• Setting the Date
    Before selecting your date and making any arrangements for the celebration after the ceremony, please call the Rabbi(s) and/or Cantor to confirm the date and time for the ceremony; you must also check with the office for building availability. Weddings may be held on Saturday evenings, after Shabbat. It is important to confirm with the clergy the earliest time that the ceremony can begin.

  • Renting the Sanctuary, Chapel and Social Hall
    Rental arrangements for the Sanctuary or Chapel and Social Halls must be made through the office as soon as you have confirmed your date with the Rabbi(s) and the Cantor. There is a no rental fee for the Sanctuary or Chapel, which includes the use of the chuppah. A current fee schedule can be requested through the office. All accounts must be current at the time of rental. Caterers must be pre-approved by the Temple and, if they have not catered in the building before, must meet with our Executive Director in advance of the event. Wedding rentals include the use of the Bride’s room, a room for the groom to change and a room for the Ketubah signing.

  • Contemporary Issues in Marriage

  • Overview: Liturgy, Ritual, & Custom

Adult B’nai Mitzvah
Every three years, Temple offers an adult B’nai Mitzvah class. Students learn Hebrew reading and chanting skills and explore Jewish thought and prayer during this year-long course. The class meets weekly and they share a B’nai Mitzvah ceremony in May. The class is usually seven to 15 students; some were raised as Jews but never had a B’nai Mitzvah and others have chosen Judaism as adults.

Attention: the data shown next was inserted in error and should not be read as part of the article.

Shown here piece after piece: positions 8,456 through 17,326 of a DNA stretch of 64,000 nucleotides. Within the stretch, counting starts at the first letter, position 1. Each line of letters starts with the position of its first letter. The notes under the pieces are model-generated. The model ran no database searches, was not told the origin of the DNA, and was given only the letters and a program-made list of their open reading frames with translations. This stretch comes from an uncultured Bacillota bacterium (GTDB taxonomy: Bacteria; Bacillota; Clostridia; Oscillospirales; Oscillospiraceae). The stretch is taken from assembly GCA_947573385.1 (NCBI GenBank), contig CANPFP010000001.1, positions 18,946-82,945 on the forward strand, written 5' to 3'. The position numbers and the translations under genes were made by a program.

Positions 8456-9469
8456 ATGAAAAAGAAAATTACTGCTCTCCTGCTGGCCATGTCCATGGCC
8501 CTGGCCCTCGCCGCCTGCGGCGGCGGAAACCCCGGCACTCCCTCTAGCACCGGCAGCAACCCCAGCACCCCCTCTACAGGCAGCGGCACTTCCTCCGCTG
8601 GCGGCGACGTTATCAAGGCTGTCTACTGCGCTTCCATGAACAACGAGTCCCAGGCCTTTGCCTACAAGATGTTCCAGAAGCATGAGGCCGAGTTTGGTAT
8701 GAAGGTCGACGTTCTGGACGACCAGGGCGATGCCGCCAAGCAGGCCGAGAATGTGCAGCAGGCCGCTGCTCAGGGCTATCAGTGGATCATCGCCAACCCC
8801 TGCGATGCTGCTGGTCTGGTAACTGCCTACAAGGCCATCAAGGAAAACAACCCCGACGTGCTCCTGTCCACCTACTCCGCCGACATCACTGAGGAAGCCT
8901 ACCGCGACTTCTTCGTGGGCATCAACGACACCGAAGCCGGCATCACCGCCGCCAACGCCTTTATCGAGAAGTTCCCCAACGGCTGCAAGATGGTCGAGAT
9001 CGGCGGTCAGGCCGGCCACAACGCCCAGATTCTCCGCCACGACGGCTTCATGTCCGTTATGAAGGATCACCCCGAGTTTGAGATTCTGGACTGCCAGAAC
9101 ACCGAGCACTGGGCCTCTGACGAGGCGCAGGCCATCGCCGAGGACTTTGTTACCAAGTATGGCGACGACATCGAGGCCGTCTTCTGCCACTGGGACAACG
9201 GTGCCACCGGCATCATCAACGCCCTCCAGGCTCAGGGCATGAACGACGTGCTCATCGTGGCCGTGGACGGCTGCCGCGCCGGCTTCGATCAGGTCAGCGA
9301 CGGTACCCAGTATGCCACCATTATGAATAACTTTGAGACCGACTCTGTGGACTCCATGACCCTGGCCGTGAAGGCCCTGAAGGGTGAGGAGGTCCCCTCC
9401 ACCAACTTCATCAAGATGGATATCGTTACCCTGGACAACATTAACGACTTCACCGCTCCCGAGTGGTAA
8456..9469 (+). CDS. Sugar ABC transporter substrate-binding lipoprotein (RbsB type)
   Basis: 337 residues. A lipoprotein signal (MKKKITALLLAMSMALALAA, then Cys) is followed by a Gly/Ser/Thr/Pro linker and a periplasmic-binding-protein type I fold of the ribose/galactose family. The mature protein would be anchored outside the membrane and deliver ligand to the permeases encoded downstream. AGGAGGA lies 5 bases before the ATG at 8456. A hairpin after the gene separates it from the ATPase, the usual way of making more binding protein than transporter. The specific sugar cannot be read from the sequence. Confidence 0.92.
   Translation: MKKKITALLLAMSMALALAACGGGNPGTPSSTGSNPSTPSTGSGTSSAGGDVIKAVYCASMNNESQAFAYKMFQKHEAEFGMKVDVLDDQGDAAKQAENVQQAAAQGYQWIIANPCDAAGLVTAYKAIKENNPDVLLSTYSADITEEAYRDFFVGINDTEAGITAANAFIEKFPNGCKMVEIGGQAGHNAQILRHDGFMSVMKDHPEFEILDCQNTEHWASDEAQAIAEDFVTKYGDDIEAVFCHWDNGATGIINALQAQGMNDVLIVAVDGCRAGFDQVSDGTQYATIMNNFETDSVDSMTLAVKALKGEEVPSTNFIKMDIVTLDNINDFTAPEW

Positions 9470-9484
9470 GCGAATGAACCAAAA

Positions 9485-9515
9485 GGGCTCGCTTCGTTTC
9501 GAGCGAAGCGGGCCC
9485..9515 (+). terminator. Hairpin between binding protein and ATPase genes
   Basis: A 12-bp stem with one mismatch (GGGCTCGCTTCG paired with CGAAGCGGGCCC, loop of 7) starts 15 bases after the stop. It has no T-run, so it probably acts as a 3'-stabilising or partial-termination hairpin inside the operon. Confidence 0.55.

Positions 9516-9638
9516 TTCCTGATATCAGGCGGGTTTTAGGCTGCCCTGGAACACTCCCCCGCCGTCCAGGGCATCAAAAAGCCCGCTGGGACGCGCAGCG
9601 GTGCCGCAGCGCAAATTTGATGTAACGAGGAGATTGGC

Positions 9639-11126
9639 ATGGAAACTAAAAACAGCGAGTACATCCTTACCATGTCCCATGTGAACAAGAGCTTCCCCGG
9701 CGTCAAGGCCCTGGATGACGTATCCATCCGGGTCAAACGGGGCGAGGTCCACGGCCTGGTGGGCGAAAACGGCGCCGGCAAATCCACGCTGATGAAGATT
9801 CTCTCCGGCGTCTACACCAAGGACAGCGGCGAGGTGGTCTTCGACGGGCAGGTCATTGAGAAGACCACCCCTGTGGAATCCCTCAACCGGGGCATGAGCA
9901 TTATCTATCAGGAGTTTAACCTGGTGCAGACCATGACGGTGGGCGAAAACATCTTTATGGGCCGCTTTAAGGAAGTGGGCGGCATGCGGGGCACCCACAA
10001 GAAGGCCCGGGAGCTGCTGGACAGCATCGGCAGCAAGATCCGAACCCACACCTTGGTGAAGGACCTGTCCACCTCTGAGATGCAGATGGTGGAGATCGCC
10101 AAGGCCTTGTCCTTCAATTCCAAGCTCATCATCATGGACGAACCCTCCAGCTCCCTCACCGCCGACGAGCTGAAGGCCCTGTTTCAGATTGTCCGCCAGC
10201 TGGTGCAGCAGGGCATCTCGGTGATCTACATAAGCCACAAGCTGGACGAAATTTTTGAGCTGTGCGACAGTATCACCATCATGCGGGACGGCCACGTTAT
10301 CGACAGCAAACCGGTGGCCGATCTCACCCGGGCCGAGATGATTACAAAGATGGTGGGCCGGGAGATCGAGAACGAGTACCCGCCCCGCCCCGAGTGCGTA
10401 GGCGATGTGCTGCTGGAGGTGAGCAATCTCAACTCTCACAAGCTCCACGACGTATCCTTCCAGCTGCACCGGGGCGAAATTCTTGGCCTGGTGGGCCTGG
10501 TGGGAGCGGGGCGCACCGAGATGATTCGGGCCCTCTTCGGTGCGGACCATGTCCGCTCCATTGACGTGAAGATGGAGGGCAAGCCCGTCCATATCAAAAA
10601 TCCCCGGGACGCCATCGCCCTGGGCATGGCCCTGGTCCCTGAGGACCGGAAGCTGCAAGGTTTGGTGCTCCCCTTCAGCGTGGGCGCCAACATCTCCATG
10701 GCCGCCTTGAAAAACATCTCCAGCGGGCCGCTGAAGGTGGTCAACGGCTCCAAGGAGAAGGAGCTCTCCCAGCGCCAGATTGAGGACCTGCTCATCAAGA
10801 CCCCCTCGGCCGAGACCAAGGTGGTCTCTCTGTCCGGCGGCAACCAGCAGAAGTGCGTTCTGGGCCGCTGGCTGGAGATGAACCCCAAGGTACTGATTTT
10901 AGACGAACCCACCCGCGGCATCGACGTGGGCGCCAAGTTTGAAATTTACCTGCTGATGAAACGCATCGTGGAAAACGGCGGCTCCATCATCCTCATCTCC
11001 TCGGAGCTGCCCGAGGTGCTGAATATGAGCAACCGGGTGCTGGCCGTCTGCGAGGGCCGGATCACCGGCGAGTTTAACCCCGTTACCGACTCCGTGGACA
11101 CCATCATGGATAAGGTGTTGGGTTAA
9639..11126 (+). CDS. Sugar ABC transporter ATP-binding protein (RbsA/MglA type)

If you are considering converting to Judaism, the Temple Israel community provides a supportive and welcoming place for you to make this sacred exploration. The first step toward exploring conversion is to set up a meeting with any one of our clergy. Together, you will make a plan for your course of study. The process of conversion is tailored to fit the person’s background, experience, and interests, but typically includes individual meetings with a clergy member every month or so, completion of an introduction to Judaism class like the Center for Jewish Life’s Introduction to Judaism, regular participation in worship, study and other programs at Temple Israel, and exploring Jewish practices in the home such as celebrating Shabbat and holidays. The conversion process culminates in the rituals of meeting with a Beit Din (rabbinical court), immersion in the mikveh (ritual bath) and a ceremony of welcome. If you are interested in exploring the possibility of conversion, please don’t hesitate to contact any of the clergy at Temple Israel. They will be very glad to explore the process with you and help you decide if conversion is the right path for you.

The Temple Israel clergy are available for support during this painful time. Please feel free to contact the clergy if you would like to make an appointment.
Liturgy, Ritual, & Custom of Divorce